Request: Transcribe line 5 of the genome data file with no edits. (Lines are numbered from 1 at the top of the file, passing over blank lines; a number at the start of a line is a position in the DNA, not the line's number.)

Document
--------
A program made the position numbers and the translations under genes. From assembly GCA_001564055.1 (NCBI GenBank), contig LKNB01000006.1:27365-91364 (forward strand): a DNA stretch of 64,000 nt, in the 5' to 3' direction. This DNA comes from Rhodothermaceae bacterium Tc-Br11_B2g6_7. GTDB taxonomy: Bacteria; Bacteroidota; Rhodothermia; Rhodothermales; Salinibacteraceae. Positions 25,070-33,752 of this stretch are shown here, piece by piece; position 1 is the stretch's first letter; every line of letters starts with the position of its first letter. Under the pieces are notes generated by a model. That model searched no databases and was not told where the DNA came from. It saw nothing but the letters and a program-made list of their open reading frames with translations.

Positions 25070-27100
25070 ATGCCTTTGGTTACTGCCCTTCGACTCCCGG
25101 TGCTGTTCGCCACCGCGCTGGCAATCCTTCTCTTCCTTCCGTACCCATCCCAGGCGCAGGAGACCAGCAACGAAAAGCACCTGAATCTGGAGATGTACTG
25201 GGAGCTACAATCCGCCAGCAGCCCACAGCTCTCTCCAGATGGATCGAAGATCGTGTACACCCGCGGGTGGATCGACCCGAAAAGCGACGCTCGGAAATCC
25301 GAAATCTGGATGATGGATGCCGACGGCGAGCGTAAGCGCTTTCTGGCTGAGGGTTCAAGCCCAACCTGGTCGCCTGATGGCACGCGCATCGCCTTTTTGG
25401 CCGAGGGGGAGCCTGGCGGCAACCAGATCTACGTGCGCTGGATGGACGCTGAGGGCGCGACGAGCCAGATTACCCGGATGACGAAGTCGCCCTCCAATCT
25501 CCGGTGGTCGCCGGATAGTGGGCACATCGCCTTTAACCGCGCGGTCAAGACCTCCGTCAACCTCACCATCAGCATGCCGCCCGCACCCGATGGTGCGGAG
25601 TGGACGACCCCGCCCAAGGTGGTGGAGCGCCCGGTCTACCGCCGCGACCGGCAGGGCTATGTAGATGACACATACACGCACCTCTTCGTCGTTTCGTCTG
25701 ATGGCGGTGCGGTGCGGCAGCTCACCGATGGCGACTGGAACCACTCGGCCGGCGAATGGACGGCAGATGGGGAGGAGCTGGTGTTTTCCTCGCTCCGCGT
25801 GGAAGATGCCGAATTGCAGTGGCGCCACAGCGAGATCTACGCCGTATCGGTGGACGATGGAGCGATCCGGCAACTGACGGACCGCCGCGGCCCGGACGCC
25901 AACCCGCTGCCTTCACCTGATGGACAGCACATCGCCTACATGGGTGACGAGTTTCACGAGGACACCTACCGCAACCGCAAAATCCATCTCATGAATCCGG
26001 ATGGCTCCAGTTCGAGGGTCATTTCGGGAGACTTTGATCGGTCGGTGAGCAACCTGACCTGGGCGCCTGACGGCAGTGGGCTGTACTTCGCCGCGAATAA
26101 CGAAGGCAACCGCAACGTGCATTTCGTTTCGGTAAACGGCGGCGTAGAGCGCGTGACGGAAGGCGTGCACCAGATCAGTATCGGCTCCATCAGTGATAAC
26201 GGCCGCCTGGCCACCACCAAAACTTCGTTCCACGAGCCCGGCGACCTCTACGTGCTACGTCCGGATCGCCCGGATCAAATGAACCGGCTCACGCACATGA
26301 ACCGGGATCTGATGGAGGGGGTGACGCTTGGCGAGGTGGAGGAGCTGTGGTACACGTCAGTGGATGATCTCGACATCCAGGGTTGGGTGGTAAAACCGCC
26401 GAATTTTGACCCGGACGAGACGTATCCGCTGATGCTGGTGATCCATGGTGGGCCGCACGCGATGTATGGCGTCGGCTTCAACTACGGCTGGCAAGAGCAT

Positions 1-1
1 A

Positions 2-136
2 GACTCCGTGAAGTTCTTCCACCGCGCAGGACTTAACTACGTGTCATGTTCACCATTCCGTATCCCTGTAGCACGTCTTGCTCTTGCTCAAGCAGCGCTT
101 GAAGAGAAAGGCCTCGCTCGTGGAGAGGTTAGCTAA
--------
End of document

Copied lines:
25201 GGAGCTACAATCCGCCAGCAGCCCACAGCTCTCTCCAGATGGATCGAAGATCGTGTACACCCGCGGGTGGATCGACCCGAAAAGCGACGCTCGGAAATCC